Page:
For more than 20 years, the UCSF Memory and Aging Center (MAC) has been providing model care for patients and their families, finding innovative ways to understand and discover treatments for neurodegenerative diseases, and reaching out to the wider community to raise awareness about these diseases of aging.

The UCSF Memory and Aging Center has grown from a single faculty member in 1998 into a major center for dementia care, research and education. Today, the UCSF Memory and Aging Center employs over 250 talented faculty and staff and enlists the support of more than 40 volunteers. We house 38 faculty members from the fields of neurology, geriatrics, psychiatry, cognitive psychology, neuroscience and nursing, and we have cared for more than 10,000 patients in our clinical and research programs.

We are lucky to have found the UCSF Memory and Aging Center. The treatment and support we receive from them are truly amazing. They are kind, understanding and treat my husband as a human being, not just a research project. They also help the entire family learn and understand this illness and work with us very closely to answer any questions or concerns that constantly come up. They are always there to assist us.

Family Caregiver


Bruce Miller, MD, is recruited to UCSF to establish a clinical dementia program within the Department of Neurology. Co-founders include Joel Kramer, PsyD; Kristine Yaffe, MD and Rosalie Gearhart, RN, MSN. Dr. Miller is awarded the A.W. & Mary Margaret Clausen Distinguished Professorship in Neurology.


UCSF is named an Alzheimer’s Disease Research Center of California (ARCC) with Bruce Miller, MD, as principal investigator and director. The UCSF ARCC at the Memory and Aging Center goes on to establish strong linkages between existing clinical, research and basic science programs and community agencies. It is recognized as a source for outstanding diagnostic and treatment services to individuals with dementia and to their families. In 2009, the name ARCC changed to California Alzheimer’s Disease Center (CADC).


Dr. Bruce Miller becomes the first NIH investigator to receive a program project grant to evaluate frontotemporal dementia (FTD).

The UCSF Memory and Aging Center receives a grant to establish the Hillblom Aging Network to learn more about how healthy people age and what changes in the brain occur with aging. Joel Kramer, PsyD, leads the research program.


The UCSF Memory and Aging Center is designated as a national Alzheimer’s Disease Research Center (ADRC) with the Memory and Aging Center as the central coordinating site. Funded by the NIH, this large collaborative program involves multiple collaborators. It is designed to integrate basic science and clinical resources in order to investigate the clinical, molecular, neuropathological and neuroimaging features of Alzheimer’s disease (AD), non-AD dementias and mild cognitive impairment (MCI).


In 2005, the UCSF MAC led the first-ever randomized, double-blind, placebo-controlled treatment trial for patients with sporadic Creutzfeldt-Jakob disease with a primary outcome of survival in the US. Our CJD clinical research team led by Michael Geschwind continues to work with Dr. Stanley Prusiner on other potential treatments.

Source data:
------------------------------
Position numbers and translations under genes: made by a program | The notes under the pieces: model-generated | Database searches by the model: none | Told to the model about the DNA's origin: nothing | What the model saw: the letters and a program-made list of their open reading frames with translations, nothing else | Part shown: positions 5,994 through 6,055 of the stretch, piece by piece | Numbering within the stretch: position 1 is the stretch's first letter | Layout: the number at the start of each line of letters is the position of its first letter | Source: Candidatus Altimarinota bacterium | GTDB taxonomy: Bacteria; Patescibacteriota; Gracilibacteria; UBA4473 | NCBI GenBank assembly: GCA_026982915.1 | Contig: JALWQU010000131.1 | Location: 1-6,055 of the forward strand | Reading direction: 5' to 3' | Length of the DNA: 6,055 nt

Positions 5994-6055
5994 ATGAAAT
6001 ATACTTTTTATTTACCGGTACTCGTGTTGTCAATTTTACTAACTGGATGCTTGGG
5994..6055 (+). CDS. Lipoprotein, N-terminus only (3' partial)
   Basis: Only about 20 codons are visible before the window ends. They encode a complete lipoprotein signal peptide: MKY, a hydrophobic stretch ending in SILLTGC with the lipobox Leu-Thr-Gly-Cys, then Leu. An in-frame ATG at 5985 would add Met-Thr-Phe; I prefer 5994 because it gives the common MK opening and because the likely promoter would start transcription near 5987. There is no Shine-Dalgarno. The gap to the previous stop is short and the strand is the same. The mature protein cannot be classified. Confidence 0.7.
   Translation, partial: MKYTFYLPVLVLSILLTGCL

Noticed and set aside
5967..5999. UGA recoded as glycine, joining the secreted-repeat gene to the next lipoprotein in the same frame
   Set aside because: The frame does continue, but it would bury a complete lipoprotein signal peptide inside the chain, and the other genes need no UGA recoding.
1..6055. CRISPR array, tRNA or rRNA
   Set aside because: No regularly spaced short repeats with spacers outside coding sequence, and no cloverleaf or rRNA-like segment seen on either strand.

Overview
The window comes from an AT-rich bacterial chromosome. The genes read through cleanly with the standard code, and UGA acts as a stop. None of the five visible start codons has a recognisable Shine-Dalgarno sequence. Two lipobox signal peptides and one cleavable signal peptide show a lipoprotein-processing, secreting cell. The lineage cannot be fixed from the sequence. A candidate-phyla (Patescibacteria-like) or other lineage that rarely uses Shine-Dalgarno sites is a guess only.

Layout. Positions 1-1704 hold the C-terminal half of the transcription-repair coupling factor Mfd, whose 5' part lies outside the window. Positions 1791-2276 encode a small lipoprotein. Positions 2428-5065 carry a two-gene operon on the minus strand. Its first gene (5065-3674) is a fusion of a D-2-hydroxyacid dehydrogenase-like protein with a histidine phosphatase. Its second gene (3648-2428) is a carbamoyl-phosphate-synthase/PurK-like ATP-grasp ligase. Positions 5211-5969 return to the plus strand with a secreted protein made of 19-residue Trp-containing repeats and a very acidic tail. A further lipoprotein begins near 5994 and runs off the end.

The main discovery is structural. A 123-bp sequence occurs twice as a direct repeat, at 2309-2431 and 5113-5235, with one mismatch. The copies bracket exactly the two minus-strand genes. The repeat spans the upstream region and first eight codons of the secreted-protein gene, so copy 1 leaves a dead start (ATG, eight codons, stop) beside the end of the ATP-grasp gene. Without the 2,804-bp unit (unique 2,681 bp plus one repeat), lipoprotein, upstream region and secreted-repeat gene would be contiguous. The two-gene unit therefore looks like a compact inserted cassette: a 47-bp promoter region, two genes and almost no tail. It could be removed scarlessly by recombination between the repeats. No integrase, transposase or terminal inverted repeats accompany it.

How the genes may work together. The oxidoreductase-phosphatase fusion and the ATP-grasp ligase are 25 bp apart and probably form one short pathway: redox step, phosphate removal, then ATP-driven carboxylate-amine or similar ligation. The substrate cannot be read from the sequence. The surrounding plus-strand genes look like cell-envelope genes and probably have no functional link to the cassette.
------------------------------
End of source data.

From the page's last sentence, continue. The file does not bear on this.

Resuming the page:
The MAC hosted FTD 2006: 5th International Conference on Frontotemporal Dementia, a three-day conference devoted to scientific sessions as well as caregivers, family members and interested laypersons. Topics included the molecular basis of FTD, animal models, behavioral manifestations, diagnostic testing and biomarker assessments including neuroimaging and genetics.


The UCSF Memory and Aging Center ran the first randomized, multicenter, double-blind, placebo-controlled treatment trial of memantine for patients with frontotemporal dementia.


Bridging Cultures: Improving Evaluation and Treatment of Cognitive Disorders was organized by the MAC and held in San Francisco’s Chinatown. This one-day conference had a morning science track and afternoon caregiver track, which was presented in English with Chinese interpretation services provided to those who wanted it.

Rosalie Gearhart, RN, MSN, won the UCSF Chancellor’s Award for the Advancement of Women.


The Hellman Family Foundation funded a new program unique in its scope: the initiative provides support for two research scientists, a promising young research fellow, the director of the Memory and Aging Center Clinic and a visiting artist every year. This program is administered by Caroline Prioleau. The various artists have provided art installations, poetry, films, dance and live performances for our communities.

The Bluefield Project established the Bluefield Research Consortium with the hope that the power of this funding, along with collaborative science by the best minds in the field, will lead to a cure for progranulin-based FTD.

The MAC clinical trials program, under the guidance of Adam Boxer, MD, PhD, implemented the first Phase 2 trials for tau-related therapies for frontotemporal dementia.

The MAC began the collection of adult skin cells from affected families and healthy volunteers to create induced pluripotent stem cells (iPS) that can build better disease models.

Led by Cindy Barton, RN, MSN, GNP, the Memory and Aging Center created a program using telemedicine to help provide specialty health care to people in rural areas.

Dr. Bruce Miller was elected a fellow of the American Academy of Neurology.


Dr. Bruce Miller received the prestigious Potamkin Prize from the American Academy of Neurology for research in Pick’s, Alzheimer’s and related diseases.